Michael Halpin Journalism


Sounds Magazine Feature: The Beatles, London’s Counter-Culture & Sgt. Pepper




The rock group, The Beatles, is shown in 1967. From left, are: Ringo Starr, John Lennon, Paul McCartney; and George Harrison.(AP Photo/ho)

As The Beatles ‘Sgt. Pepper’s Lonely Heart’s Club Band’ turns fifty, Sounds Magazine’s Michael Halpin tells the story of the environment in which the album was created and revisits the reaction to ‘Sgt.Pepper’ upon the time of its release. Embracing London’s underground movement, musique-concrete and Indian philosophy, as well as encountering the conservatism of the British establishment, The Beatles managed to create one of the most talked about and celebrated albums of all time. An album which reflects the age in which it was created like no other.

On the 18th of January 1967, Paul McCartney gave, by far, his most candid interview to date. Appearing on a half-hour documentary entitled ‘It’s So Far Out It’s Straight Down,’ for Granada Television, the twenty-four-year-old McCartney discussed London’s burgeoning ‘Underground Movement’ which had become an increasingly significant part of British youth-culture over the previous eighteen months.

Appearing to have aged mentally as well as physically in the months since The Beatles August ’66 American tour, McCartney discussed topics such as personal freedom, painting, making music, psychedelia, the recently opened Indica art gallery and bookshop as well as discussing the ultra-hip underground newspaper, The International Times.

McCartney’s demeanour and tone were very different from the lovable pop star of October 1965 who had gladly accepted his MBE from the Queen at Buckingham Palace. By contrast, McCartney’s interview criticised both the conservatism of British society and the fear and suspicion that the establishment appeared to have of those involved in London’s underground scene. “I really wish the people who look with anger at the weirdo’s, at the happenings, at the psychedelic freak-outs, would, instead of just looking with anger, would just look with nothing,” McCartney said. He challenged those who looked with suspicion to be ‘unbiased’ about the underground movement:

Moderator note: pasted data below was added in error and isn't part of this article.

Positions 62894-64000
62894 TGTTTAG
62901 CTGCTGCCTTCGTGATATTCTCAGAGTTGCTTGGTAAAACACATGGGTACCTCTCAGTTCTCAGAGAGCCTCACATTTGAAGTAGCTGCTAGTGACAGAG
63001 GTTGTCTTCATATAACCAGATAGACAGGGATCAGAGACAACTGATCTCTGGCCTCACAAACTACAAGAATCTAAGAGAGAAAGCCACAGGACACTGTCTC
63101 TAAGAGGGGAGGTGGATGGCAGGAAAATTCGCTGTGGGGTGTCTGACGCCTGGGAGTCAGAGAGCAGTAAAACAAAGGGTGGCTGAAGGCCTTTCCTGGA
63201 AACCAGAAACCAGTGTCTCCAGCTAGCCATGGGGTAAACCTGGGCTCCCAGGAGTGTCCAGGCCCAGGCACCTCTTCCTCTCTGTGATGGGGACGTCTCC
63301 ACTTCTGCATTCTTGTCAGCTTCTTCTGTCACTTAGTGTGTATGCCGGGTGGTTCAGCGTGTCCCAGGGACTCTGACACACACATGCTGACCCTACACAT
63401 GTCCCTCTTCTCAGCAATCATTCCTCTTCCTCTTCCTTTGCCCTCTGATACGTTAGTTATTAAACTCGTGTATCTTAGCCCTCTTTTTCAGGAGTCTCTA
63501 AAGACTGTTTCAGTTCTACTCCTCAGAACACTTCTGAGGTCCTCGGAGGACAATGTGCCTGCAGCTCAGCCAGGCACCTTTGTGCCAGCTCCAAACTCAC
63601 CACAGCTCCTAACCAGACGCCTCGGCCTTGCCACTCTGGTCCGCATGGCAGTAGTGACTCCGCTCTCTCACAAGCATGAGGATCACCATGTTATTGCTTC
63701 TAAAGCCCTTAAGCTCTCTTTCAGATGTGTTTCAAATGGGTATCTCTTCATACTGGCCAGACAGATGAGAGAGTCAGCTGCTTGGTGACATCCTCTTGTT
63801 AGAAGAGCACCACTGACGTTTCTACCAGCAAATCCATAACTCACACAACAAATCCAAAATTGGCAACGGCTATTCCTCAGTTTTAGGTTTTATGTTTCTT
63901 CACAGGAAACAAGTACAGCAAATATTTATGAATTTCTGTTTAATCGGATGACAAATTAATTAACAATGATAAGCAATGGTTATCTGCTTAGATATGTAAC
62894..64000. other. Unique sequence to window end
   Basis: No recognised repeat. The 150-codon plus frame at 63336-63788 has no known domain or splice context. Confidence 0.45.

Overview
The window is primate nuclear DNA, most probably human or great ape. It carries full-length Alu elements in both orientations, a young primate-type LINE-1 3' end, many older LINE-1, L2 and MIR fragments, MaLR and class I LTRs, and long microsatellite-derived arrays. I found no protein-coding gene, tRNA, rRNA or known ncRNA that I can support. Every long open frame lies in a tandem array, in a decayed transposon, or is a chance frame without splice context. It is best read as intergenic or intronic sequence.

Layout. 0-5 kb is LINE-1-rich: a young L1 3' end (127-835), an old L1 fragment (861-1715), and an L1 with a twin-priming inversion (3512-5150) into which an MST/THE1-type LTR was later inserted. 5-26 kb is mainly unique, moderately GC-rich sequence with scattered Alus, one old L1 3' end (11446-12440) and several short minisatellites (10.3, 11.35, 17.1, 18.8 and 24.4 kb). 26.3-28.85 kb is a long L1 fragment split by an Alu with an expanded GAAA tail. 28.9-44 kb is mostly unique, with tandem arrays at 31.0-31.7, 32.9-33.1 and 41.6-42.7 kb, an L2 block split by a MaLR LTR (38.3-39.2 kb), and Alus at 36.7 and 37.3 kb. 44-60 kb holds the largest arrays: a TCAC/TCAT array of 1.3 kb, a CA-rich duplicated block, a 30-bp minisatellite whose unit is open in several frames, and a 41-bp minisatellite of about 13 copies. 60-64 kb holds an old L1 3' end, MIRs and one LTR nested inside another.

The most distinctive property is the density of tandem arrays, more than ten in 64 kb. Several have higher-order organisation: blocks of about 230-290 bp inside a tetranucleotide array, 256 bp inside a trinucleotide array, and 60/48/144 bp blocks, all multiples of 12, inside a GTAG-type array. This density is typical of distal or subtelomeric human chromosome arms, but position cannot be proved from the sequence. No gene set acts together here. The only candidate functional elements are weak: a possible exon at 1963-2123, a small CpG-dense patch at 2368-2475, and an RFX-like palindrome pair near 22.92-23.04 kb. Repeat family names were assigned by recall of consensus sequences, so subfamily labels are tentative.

“They really don’t realise that what these people are talking about, is something that they want for themselves—personal freedom.”

‘The ‘people’ that Paul McCartney was referring to were the key players in London’s counter-cultural underground scene. Individuals such as John ‘Hoppy’ Hopkins, Barry Miles, John Dunbar (husband of Marianne Faithfull from 1965-66) and Peter Asher (brother of Paul McCartney’s then girlfriend, Jane Asher) between them were responsible for founding The International Times, Indica, the UFO club – where the early Pink Floyd were deemed to be the clubs house band – and the London Free School, out of which, The Notting Hill Carnival grew.

The seeds of the underground movement being discussed in ‘It’s So Far Out—’ were both the CND marches of the early 1960s and the much revered ‘International Poetry Incarnation’ gathering, held at London’s Royal Albert Hall in June 1965.